For most students, freshman year at college is the first time they're truly independent—no pestering parents, nagging siblings, or warnings to "be home by dinner!" For many young adults, it's also the first time they're completely in control of their own sex lives, with no parents forbidding coed sleepovers or barging in during opposite-sex visits. By the time the college years roll around, about half of young men and women are having sex. Maybe you're open with your child, and have already had the sex talk. Maybe you have no idea what's going on in that department. But whether you're piling into the car to take your pride and joy to college, or he or she is already there and you're just calling to check in, it's prime time to open up a dialog about safe sex in a college setting.
THE DETAILS: It's a good idea to start the conversation with some supportive words, says Debby Herbenick, PhD, author of Because It Feels Good: A Woman's Guide to Sexual Pleasure and Satisfaction and sexual health educator at The Kinsey Institute. "Parents might want to say that they realize that many young people have sex during this time of their lives, and that they understand that their child may or may not, as well," she says, adding, "Parents can share their own values, but also let their college-age children know that they respect them and love them regardless of their choices, and that they are happy to provide information or help as needed."
She also suggests discussing the consequences of sexual behavior. Sex has obvious benefits; some are obvious (pleasure!), some are not (stronger immune-system health). But there are also risks, including sexually transmitted infections and unwanted pregnancy. Whatever your family's beliefs and preferences, it's important that sexually active young adults realize that striking a balance is key. "There's no doubt about it, having sex involves taking risks," Herbenick says. But that doesn't mean that the only risks are 'bad' ones. "When people take chances, it's often because there are good possible outcomes too, like feeling pleasurable or connected."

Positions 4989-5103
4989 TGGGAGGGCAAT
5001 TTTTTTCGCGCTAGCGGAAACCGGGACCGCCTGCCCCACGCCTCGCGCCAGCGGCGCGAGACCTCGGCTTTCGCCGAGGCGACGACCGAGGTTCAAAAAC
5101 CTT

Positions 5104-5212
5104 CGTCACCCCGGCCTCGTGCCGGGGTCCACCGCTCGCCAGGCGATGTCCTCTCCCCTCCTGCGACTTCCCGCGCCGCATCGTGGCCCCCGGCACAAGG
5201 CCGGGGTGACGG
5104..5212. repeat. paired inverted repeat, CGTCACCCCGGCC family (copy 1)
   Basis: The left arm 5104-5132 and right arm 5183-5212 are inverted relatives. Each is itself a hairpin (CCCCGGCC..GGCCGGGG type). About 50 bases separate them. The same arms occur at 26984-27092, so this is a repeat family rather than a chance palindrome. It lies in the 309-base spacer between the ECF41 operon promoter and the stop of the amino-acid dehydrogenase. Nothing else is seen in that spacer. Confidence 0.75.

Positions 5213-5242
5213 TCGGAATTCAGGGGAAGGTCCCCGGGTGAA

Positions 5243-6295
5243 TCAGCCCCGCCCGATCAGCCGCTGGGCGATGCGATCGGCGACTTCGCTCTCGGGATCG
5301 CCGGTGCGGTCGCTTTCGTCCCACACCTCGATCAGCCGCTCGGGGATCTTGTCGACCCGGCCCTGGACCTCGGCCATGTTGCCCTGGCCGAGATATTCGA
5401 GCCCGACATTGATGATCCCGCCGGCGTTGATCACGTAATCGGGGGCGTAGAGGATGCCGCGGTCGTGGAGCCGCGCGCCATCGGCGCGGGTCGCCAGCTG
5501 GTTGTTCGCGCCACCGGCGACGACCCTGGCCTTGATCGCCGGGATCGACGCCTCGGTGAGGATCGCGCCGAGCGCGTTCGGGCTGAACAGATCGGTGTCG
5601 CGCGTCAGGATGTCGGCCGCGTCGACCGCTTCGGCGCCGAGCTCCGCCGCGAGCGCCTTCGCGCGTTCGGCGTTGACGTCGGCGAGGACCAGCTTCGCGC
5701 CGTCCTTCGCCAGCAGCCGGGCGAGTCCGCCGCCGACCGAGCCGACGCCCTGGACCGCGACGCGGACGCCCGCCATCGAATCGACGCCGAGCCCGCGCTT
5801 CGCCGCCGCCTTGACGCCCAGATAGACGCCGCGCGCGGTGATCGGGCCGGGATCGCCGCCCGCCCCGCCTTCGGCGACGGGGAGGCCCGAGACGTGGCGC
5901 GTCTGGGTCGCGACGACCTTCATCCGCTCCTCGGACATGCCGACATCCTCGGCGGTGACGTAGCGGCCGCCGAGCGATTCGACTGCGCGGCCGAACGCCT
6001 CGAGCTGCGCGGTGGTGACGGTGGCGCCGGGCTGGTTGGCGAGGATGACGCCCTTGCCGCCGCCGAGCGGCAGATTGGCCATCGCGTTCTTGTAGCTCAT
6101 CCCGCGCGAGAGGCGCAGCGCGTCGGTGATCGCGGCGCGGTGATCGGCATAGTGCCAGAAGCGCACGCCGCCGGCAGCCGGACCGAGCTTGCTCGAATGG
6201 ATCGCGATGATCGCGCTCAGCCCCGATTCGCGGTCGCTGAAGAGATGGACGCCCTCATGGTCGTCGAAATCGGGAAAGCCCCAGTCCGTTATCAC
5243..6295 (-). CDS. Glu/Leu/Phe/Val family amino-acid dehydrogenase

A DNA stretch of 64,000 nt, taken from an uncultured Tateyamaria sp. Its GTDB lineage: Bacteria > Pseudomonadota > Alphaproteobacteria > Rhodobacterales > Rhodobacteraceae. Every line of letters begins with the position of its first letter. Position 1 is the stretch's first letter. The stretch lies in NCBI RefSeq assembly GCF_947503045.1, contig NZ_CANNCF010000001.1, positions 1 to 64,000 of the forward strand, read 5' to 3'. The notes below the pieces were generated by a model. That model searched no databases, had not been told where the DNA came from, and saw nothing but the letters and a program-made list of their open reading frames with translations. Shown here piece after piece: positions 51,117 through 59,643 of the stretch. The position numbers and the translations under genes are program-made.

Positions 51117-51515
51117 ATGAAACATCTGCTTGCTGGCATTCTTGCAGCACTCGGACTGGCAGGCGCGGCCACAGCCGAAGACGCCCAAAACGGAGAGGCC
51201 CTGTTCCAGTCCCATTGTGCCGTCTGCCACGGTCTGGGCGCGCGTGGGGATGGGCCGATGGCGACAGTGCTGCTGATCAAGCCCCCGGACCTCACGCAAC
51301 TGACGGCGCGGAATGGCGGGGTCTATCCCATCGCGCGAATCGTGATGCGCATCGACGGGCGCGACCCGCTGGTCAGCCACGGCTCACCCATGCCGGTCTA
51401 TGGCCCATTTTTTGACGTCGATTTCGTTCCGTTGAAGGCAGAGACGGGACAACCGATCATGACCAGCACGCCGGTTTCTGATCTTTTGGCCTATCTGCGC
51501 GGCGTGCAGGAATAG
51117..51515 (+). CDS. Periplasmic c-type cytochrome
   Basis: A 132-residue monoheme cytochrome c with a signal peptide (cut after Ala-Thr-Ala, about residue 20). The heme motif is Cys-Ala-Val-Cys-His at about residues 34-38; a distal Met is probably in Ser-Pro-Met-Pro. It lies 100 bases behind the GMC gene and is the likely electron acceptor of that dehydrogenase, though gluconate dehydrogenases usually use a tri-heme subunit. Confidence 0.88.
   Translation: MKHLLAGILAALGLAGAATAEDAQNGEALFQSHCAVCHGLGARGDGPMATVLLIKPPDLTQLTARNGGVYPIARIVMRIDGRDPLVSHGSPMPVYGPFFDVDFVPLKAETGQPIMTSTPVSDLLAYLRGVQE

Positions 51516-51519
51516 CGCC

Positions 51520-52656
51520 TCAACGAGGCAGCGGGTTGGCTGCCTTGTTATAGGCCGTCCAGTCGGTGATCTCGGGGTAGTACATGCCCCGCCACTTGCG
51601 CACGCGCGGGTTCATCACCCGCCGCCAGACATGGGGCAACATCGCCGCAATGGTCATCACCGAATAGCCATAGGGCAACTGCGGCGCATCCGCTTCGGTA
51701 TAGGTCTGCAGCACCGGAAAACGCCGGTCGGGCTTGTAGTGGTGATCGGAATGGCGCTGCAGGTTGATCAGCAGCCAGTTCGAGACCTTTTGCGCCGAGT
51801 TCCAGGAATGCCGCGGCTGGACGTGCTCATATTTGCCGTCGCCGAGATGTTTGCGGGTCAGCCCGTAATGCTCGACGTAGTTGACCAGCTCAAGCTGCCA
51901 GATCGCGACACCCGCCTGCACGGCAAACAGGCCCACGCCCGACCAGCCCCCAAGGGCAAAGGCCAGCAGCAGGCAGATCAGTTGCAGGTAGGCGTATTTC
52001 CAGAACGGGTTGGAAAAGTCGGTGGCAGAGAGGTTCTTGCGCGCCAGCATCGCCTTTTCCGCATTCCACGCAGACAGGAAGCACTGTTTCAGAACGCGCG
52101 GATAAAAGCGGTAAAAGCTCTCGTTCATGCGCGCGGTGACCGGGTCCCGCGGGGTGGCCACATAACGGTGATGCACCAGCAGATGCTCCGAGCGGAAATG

WHAT IT MEANS: Here are some ideas to help college students secure safer sex lives on campus:
• Practice with produce. Both guys and gals should know how to properly put on a condom. Herbenick suggests practicing on a cucumber if you're not sure. Also, sexually active students should be sure to have condoms on hand so there's no excuse for unprotected sex.
• Get checked. If you want to have sex with a partner, it's best to get an examination first. Women should get gynecologic exams if they are at least 18 years old, if they're sexually active (meaning having oral, vaginal, or anal sex), or if they're thinking about becoming sexually active. Herbenick says both men and women should get STD testing about every three months while they are sexually active, or two weeks after having sex with a new partner or as recommended by your healthcare provider. "If they are not ready to be parents, men and women should check into effective methods of birth control and use condoms to prevent pregnancy as well as infection," says Herbenick.
• Have a party plan. Before you go to a party, make sure you have the number for a campus or community service that offers free rides home. This can prevent drinking and driving, and also walking home alone in unsafe situations. And make arrangements before going to the party about who it is you'll return with. "Go to parties with friends, and make sure that your friends don't go home with anyone they weren't already planning to be with," explains Herbenick. "In other words, no surprise or drunken hookups. If you meet someone you like, you can always see them another day."
• Guard your cup. Unfortunately, acquaintance rape and drunken sex (which can be considered assault by campus and local policy) are a reality. College students at a party should be sure to never leave a drink unattended because someone could slip in recreational drugs.
• Consider flying solo. "Sex can feel pleasurable, connecting, and meaningful; however, it doesn't always feel that way, so college students (like adults of any age) will want to make thoughtful, careful choices about their sexual lives," says Herbenick. "Masturbation can help college students to relieve stress, to fall asleep, or to feel sexually satisfied whether or not they have a partner." It can lessen the pressure to hook up with a stranger at a party. And it can help women and men feel more comfortable with their bodies, and teach them more about what does and doesn't feel good sexually. "Then, when they do enter into a sexual relationship one day, they will be better equipped to share with a partner what they enjoy about sexual touching," she says. Important rule: Save it for when there's no roommate around, or when you have enough privacy to do it with without bothering anyone else.
Published on: August 25, 2009
Updated on: June 6, 2012